Regionalization of International Whale Management: The Case of the North Atlantic Marine Mammals Commission
This article reviews the evolution of the North Atlantic Marine Mammals Commission (NAMMCO) and considers its relations with the International Whaling Commission (IWC) and other international institutions concerned with marine resource management. Starting out in 1988 with a conference to address their common concerns, the four parties of the Faroe Islands, Greenland, Iceland and Norway in 1990 set up a North Atlantic Committee for Coordination of Marine Mammals Research (NAC), thereby institutionalizing the information function crucial to management. The regulation function was attended to when NAMMCO was established with a scientific committee and a council in 1992. With a management committee and the scientific committee being operative in 1993, the regime appears to have been steadily evolving towards a prominent role in North Atlantic marine mammals management. The preservationist inclination of most IWC members is identified as a major driving force, but also important are the development of a multispecies perspective in fisheries science and the coastal states' fear of creeping jurisdiction on the part of an international organization. Problems of compatibility with the IWC are found to be minor at this stage, while NAMMCO rests firmly on the legal bases provided by the 1982 Law of the Sea Convention and the Agenda 21 adopted by UNCED in 1992. The real threats to marine mammals are impacts from pollution, seismic survey shooting, and nuclear test explosions, rather than harvest. A relevant future policy area for the IWC is therefore the task of informing its member governments of the effects of environmental degradation on whales, while the management issues could be shifted to appropriate regional organizations that can manage whales on a sustainable basis in relation to their role in the ecosystem.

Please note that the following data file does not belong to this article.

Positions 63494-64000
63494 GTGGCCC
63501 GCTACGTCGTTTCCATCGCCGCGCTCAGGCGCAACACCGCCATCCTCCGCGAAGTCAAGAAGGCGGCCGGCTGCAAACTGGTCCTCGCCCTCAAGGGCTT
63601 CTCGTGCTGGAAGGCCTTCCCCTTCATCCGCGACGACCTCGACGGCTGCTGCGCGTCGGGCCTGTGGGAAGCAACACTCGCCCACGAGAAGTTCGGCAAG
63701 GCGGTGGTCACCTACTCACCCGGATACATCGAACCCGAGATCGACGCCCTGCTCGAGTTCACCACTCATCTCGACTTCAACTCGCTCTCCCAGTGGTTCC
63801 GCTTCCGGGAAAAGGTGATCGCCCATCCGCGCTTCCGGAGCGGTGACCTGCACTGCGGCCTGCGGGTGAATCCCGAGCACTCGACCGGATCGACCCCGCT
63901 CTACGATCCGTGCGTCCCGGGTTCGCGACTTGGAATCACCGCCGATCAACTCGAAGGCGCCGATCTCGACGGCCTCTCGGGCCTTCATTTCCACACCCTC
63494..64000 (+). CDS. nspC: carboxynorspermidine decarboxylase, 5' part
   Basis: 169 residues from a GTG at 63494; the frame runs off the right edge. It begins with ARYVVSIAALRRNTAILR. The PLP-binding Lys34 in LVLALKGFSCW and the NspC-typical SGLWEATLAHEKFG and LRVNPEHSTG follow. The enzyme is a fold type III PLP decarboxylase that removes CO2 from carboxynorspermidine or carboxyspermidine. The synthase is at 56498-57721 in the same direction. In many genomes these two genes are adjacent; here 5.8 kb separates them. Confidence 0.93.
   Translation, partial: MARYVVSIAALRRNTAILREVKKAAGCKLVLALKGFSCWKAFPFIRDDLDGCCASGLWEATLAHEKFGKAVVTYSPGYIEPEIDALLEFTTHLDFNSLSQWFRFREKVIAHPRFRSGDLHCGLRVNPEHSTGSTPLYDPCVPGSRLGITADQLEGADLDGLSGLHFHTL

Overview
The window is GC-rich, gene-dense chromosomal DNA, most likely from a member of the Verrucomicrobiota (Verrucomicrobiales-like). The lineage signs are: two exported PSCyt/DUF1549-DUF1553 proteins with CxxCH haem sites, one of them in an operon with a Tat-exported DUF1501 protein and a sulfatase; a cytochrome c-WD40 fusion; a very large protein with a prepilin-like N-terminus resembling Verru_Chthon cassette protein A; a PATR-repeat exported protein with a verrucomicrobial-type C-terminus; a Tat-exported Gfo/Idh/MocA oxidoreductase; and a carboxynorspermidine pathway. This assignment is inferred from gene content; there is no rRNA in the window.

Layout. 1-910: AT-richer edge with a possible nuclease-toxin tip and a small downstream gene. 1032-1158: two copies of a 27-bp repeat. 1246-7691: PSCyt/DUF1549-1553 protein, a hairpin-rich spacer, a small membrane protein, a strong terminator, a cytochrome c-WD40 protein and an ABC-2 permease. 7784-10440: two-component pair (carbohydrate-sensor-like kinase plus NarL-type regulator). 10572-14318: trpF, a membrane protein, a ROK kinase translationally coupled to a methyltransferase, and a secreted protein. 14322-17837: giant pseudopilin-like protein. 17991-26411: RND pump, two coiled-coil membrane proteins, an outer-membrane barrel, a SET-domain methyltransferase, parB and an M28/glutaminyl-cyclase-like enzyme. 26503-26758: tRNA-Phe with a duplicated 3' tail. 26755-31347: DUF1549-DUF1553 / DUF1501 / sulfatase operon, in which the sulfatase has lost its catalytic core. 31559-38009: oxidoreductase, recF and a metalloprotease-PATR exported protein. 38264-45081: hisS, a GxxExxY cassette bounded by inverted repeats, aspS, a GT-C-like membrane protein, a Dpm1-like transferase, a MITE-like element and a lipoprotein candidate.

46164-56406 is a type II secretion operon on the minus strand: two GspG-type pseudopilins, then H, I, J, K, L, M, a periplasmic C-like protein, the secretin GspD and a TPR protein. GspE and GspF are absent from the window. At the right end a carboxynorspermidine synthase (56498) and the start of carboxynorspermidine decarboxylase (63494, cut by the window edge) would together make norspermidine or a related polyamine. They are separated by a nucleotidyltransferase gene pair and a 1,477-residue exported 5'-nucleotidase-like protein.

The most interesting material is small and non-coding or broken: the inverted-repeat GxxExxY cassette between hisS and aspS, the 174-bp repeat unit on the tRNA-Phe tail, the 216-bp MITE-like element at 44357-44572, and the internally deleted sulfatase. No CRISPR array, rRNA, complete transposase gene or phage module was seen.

Key words: resource management, whales, regionalization, NAMMCO, WC